Sure! Besides the people I already mentioned from the Bushwick Collective, I like Hayao Miyazaki, Jerkface, London Kaye, Danielle Mastrion, Magali Le Huche, Mike Maihack, you, Lucy Sparrow, Raina Telgemeier…

We absolutely love the new Shepard Fairey documentary – do you have any fav documentaries on street art that you recommend?

“Banksy Does New York.” (A lot of them have mature language, so I have to wait until I’m a little older to see them, like 12.)

Favorite 3 books at the moment?

The “Scarlet and Ivy” series by Sophie Cleverly, “It’s Not About Pretty” ☺, and Percy Jackson. I’m not reading “Bone” by Jeff Smith right now, but it’s probably my all-time favorite.

Favorite Food?

Fried Chicken Buns from Bunsmith in Dekalb Market Hall. And pork dumplings.

Favorite things to do when not skateboarding or creating art?

Writing. I like to write comic books and novels. I’m working on a book right now called “The Ghost Club,” which is 20 pages so far. I also read a lot. And I love playing Nintendo games, especially Animal Crossing and Mario.

3 things people don’t know about you?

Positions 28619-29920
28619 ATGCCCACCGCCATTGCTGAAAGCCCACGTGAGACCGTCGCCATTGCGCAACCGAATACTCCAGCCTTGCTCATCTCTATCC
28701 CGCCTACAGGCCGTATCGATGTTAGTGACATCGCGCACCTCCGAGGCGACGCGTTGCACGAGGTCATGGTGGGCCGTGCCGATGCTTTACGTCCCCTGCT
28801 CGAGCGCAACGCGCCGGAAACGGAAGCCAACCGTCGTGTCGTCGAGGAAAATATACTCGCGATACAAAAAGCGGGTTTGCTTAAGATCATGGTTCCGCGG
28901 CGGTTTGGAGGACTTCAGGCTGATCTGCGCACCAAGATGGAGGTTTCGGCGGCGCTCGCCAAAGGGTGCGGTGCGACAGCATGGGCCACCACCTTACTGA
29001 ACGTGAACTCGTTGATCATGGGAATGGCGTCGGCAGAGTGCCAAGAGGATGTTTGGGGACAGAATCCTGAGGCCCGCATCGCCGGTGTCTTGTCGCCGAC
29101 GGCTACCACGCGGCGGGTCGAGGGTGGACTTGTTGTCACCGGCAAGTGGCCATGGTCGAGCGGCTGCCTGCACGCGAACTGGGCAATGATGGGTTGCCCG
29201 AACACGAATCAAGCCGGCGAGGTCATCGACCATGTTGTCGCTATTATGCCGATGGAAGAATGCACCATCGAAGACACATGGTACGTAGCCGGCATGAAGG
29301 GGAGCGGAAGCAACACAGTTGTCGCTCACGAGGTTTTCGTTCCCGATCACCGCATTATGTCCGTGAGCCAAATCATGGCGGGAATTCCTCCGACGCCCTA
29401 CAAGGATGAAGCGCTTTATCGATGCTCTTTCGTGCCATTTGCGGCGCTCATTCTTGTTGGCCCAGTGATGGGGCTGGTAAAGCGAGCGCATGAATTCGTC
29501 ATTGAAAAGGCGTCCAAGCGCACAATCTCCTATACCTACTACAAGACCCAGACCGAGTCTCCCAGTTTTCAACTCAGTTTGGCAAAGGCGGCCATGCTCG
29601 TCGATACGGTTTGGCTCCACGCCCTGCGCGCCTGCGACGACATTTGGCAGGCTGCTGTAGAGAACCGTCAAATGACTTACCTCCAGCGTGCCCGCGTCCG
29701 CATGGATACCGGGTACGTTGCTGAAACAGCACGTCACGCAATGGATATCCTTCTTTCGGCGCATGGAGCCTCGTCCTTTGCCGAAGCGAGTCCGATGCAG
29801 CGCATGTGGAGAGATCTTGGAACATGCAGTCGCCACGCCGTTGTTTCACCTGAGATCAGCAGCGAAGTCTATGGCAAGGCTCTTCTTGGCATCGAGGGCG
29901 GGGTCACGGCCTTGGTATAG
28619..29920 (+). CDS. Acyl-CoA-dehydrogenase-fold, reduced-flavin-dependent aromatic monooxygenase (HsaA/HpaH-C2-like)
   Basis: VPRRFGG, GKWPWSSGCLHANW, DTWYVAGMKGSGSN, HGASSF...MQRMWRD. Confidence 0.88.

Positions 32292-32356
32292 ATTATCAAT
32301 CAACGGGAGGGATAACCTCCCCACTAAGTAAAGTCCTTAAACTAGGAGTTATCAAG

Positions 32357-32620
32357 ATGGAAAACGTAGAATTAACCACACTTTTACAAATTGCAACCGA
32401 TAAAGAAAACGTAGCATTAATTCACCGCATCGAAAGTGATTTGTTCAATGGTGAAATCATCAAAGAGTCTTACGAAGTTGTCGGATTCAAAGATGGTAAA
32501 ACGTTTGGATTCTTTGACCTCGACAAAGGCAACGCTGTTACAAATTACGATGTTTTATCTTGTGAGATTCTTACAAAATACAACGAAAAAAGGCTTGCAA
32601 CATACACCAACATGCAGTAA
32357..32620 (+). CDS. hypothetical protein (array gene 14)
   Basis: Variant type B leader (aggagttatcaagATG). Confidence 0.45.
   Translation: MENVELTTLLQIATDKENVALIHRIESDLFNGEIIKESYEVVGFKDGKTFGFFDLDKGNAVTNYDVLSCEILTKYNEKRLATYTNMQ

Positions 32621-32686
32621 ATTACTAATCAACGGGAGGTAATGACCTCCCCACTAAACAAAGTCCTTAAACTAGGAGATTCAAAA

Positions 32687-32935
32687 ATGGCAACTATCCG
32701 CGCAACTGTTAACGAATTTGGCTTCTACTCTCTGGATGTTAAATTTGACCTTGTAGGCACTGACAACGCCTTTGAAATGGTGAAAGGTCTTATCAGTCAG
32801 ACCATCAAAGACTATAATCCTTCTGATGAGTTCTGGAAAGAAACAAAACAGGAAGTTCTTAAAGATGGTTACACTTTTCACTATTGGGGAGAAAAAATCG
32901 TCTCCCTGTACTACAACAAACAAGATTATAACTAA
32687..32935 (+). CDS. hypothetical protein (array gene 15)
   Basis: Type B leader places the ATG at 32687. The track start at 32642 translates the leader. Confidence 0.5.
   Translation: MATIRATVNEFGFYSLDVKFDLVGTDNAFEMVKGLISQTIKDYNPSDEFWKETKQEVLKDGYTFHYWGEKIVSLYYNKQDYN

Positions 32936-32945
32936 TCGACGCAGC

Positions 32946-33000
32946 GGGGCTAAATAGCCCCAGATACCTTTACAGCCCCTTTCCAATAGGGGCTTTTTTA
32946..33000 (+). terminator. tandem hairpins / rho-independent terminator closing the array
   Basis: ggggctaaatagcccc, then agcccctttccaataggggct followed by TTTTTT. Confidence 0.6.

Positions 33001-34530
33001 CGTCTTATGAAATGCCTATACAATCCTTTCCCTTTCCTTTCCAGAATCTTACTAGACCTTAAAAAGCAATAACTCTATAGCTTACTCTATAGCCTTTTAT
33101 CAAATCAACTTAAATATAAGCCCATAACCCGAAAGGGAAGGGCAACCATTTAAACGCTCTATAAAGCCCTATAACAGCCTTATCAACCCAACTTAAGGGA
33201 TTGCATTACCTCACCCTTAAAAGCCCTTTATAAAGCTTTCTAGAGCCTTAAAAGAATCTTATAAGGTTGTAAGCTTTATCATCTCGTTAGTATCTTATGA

1. I sleepwalk. Once I even brushed my teeth in my sleep.

2. I play snare drum in my school’s band.

3. My cat Ollie follows me when I get up at night and attacks my feet. He thinks he’s the king of the jungle.

Lola at the Brooklyn Apple store during her guest apprearance

We just saw a post that you were at the Apple store doing a workshop for young artists – that is really cool – can you share how the day went?

I was really, really nervous at the beginning. My mom told me that the waiting is the hardest part, and I have to agree. They put a special microphone on me. After I sat down, it was pretty much smooth sailing. Everybody had an iPad with a sketch I did of my genie with no face, and I showed them how to pick pen types, draw and color, and use layers and undo. It was up to them to create their own face. It was mostly kids, but there were some grownups there too. Even though it was stressful at the beginning, it was fun.